August 2011

Scotland needs dramatic upswing in deer farm numbers to meet venison demand

The Scottish Venison Partnership has announced that if things don't change Scotland will lose out as the lucrative venison market grows, and that the country needs up to 500 more deer farms to cope with an ever increasing demand for this popular food product.

The Group, which represents Scotland's venison industry, is also about to commission a study into the feasibility of large scale venison parks in an attempt to address the shortage of home produced venison, and is advocating the promotion of roe venison, in addition to the more traditional red deer venison, to boost supply.

Globally Scotland should be at the forefront of venison production, but despite having the land, the deer, the ‘Monarch of the Glen’ heritage and a huge and increasing demand, Scotland is being left behind, with venison being imported from New Zealand and Europe to compensate for the lack of available, home produced supply.

Venison sales across the UK grew from £32m in 2006 to £43m in 2009, an increase of over 34 per cent in three years. The market is still growing, due to a number of factors including increased awareness, TV food programmes extolling the virtues of venison as a tasty, healthy, versatile food, popularity with top chefs, and game dealer/processor initiatives to encourage major supermarkets to list their venison products.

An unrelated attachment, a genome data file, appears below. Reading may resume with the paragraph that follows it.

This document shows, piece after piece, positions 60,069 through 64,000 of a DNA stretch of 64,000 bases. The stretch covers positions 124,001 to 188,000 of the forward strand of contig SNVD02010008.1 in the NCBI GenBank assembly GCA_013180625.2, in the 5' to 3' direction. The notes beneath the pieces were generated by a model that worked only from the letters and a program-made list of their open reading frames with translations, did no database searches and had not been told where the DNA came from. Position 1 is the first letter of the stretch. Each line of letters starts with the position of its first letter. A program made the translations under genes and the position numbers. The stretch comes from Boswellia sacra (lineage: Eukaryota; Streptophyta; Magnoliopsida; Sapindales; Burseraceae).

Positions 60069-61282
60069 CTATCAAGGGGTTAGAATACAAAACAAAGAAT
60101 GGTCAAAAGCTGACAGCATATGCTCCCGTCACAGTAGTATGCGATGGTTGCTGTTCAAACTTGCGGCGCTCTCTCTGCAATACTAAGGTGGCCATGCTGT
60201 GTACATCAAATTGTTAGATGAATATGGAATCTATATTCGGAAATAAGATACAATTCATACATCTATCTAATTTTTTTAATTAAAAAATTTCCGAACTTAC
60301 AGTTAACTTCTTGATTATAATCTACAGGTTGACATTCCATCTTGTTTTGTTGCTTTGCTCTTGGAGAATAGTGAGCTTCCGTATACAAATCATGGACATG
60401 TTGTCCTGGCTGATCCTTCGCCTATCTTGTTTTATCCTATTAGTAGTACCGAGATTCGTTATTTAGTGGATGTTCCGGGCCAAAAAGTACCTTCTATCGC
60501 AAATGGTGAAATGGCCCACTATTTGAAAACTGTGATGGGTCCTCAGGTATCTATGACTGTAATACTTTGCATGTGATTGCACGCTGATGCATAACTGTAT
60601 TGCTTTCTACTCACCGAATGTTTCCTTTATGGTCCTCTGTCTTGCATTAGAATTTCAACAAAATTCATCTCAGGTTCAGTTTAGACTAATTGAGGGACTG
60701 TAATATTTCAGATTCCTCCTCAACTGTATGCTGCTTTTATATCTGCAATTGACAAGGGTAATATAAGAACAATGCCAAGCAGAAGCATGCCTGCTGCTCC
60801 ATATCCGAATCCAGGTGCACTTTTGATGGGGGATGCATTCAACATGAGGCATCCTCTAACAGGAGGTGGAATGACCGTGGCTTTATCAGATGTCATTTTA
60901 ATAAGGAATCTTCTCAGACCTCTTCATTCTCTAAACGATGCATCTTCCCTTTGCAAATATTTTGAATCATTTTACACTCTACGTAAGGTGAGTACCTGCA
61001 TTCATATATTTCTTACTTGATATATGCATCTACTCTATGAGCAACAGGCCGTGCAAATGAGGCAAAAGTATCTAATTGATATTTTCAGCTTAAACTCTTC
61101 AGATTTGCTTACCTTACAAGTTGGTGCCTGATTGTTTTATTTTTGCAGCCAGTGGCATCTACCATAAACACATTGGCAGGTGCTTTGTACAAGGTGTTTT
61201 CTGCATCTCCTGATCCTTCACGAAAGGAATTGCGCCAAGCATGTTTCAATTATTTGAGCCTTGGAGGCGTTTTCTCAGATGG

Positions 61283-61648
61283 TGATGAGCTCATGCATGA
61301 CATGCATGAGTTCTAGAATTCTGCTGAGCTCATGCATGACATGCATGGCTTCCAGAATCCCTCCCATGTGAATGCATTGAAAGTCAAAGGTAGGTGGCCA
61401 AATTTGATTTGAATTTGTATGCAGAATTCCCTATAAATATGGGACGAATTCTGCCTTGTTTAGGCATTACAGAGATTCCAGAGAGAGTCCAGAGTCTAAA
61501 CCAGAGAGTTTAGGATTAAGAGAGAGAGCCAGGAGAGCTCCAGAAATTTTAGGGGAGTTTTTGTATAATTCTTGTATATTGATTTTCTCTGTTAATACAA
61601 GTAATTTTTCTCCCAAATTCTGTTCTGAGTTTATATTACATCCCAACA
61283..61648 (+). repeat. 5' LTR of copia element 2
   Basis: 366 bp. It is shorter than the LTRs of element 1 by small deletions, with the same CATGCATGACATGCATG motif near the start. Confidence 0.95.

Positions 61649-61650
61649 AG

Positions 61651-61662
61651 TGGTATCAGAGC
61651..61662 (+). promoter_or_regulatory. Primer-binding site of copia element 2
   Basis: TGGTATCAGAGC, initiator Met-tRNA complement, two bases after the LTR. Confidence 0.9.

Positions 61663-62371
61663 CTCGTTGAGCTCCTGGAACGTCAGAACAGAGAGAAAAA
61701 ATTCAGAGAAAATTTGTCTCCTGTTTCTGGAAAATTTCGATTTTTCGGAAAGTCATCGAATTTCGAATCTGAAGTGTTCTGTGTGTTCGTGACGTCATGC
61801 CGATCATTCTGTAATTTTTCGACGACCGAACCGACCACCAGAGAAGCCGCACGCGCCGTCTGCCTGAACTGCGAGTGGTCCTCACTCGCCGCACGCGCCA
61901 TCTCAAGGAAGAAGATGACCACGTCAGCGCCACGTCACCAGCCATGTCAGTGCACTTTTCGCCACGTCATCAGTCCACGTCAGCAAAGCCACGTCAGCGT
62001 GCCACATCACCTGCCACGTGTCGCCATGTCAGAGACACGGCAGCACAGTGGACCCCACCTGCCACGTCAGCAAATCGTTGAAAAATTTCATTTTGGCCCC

The proposition fits well with Scottish Government objectives for sustainable economic development and social well-being, and the Scottish Venison Partnership is hoping that once the study into the financial viability of large scale farming is complete, a number of pilot schemes can be set up from which the results will encourage others to enter the sector. Meanwhile the Partnership will continue to promote Scottish roe venison and Scottish red deer venison, albeit in declining quantities, to a public who can't get enough.

Chairman of the Scottish Venison Partnership, Stephen Gibbs, said: "We have a huge opportunity here to capitalise on a growing demand, not just in the UK but globally too, where Scottish venison is seen as a world-class high-quality food. In Scotland we have been eating venison long before our reliance on beef, lamb, pork or chicken, and if we can move up several gears on the production front we can ensure a consistent supply in the future.”